Riot Grrrl and the Genre-ing of Punk Women

The following is an op-ed style paper I wrote for my Media and Social Change class Spring 2020.

Special thanks to Amy Smith and James Gilbert for chatting with me on the topic, as well as to Professor Sean Leavey for his guidance during the project.

Just before I finished high school in May 2019, I discovered the band Destroy Boys. I can’t really remember if I was legitimately angry about anything specific (possibly motivated to, ahem, destroy boys) or simply full of post-high school/pre-college angst. There may have been some projecting going on when I immediately loved their song ‘I Threw Glass at My Friend’s Eyes and Now I’m on Probation,’ but I digress. Admittedly pretty late to the party I began listening to their entire discography, from ‘Sorry, Mom,’ to ‘Make Room’. Loving their sound, I did what I usually do when I get into a new genre and made a playlist with similar sounding songs — that’s when I became aware of riot grrrl.

For those like me who have never heard of it, riot grrrl was a movement of punk music that started in the United States’ Pacific Northwest during the 1990s. Generally agreed to have been kickstarted by bands like Bikini Kill, Sleater-Kinney, and Bratmobile, riot grrrl was not only a subgenre of punk, but a feminist movement. Much of the movement’s focus was on the diversity of female expression and identity, which gave reason for its close ties to third-wave feminism. Through art and zines, the history of riot grrrl was documented; the movement’s raison d’être is outlined in the ‘Riot Grrrl Manifesto’ which was published in the Bikini Kill Zine 2 from 1991. Some of these reasons were:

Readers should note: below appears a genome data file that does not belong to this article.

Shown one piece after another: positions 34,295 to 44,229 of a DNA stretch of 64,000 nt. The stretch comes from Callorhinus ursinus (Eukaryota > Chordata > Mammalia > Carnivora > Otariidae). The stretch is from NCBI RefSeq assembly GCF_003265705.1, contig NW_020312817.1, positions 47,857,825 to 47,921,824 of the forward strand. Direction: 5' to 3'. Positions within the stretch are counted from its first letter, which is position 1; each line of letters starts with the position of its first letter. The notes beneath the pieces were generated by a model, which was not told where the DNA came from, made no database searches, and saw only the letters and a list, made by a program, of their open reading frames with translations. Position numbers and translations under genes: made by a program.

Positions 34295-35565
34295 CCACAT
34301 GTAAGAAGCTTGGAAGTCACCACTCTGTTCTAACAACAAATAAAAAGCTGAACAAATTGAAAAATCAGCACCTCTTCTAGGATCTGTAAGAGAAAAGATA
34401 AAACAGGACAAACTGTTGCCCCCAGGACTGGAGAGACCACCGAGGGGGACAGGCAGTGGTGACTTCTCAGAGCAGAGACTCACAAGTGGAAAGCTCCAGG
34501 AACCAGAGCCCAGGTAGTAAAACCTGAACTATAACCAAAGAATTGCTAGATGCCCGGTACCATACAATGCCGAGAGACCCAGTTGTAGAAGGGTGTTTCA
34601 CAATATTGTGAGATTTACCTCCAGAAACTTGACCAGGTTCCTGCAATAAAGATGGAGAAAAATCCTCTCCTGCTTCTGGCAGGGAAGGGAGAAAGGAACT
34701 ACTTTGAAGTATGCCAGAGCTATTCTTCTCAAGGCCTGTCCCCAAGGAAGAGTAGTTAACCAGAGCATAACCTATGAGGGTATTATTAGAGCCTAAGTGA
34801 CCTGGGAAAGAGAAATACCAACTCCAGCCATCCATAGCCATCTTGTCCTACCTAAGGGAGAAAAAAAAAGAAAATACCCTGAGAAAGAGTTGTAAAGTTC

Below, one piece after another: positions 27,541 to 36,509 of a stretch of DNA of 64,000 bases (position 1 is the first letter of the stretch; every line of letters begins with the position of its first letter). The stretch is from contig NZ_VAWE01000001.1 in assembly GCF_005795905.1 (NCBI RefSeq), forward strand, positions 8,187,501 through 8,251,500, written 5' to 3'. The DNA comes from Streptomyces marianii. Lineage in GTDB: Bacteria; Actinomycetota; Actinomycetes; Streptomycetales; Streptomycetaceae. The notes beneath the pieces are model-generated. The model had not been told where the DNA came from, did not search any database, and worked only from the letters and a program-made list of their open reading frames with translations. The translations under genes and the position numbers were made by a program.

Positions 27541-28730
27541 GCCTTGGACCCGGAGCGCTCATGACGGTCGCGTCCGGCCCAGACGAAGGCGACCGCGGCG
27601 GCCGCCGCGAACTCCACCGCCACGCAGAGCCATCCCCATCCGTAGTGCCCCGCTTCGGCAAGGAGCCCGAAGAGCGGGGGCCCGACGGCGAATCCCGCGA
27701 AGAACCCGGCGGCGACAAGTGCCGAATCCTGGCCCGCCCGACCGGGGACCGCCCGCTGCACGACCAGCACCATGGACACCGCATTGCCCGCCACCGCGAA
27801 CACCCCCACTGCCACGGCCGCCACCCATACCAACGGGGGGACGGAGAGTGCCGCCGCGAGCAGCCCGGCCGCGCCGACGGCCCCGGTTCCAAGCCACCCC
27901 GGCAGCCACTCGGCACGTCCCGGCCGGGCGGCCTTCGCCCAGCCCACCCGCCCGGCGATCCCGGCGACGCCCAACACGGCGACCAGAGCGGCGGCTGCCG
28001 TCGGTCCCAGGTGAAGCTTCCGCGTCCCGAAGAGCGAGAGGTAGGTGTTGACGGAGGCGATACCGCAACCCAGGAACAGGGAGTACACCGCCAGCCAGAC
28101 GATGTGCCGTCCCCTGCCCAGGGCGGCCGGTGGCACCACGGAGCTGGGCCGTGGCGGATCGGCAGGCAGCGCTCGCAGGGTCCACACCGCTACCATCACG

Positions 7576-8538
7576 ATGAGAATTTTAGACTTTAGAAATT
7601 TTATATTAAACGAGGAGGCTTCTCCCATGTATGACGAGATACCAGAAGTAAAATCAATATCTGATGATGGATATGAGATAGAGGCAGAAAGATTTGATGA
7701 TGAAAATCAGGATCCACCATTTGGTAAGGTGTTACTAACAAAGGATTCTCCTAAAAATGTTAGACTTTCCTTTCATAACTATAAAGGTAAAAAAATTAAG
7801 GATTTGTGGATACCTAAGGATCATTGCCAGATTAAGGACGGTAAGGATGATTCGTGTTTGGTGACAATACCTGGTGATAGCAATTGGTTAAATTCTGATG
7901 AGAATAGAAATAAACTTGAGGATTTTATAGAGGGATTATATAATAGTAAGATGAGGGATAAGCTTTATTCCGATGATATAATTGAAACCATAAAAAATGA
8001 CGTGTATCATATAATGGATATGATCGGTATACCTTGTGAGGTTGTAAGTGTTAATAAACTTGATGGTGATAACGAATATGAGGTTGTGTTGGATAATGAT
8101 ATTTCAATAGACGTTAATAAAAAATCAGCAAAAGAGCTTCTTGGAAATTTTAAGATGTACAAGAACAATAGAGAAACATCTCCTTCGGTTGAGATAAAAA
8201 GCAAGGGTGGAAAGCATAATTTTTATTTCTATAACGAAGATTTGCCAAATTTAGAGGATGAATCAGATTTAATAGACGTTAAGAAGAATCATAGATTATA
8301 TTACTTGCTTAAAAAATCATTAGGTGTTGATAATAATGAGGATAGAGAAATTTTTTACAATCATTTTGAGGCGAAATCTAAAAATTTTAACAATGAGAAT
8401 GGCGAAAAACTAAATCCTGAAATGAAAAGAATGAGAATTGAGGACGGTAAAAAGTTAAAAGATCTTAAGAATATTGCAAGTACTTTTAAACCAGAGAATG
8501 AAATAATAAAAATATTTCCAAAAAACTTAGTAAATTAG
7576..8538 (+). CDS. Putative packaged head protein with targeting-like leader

BECAUSE us girls crave records and books and fanzines that speak to US that WE feel included in and can understand in our own ways.

BECAUSE we wanna make it easier for girls to see/hear each other’s work so that we can share strategies and criticize-applaud each other.

BECAUSE we must take over the means of production in order to create our own moanings.

BECAUSE viewing our work as being connected to our girlfriends-politics-real lives is essential if we are gonna figure out how we are doing impacts, reflects, perpetuates, or DISRUPTS the status quo.

BECAUSE we recognize fantasies of Instant Macho Gun Revolution as impractical lies meant to keep us simply dreaming instead of becoming our dreams AND THUS seek to create revolution in our own lives every single day by envisioning and creating alternatives to the bullshit christian capitalist way of doing things.

BECAUSE we want and need to encourage and be encouraged in the face of all our own insecurities, in the face of beergutboyrock that tells us we can’t play our instruments, in the face of “authorities” who say our bands/zines/etc are the worst in the US and

BECAUSE we are unwilling to falter under claims that we are reactionary “reverse sexists” AND NOT THE TRUEPUNKROCKSOULCRUSADERS THAT WE KNOW we really are.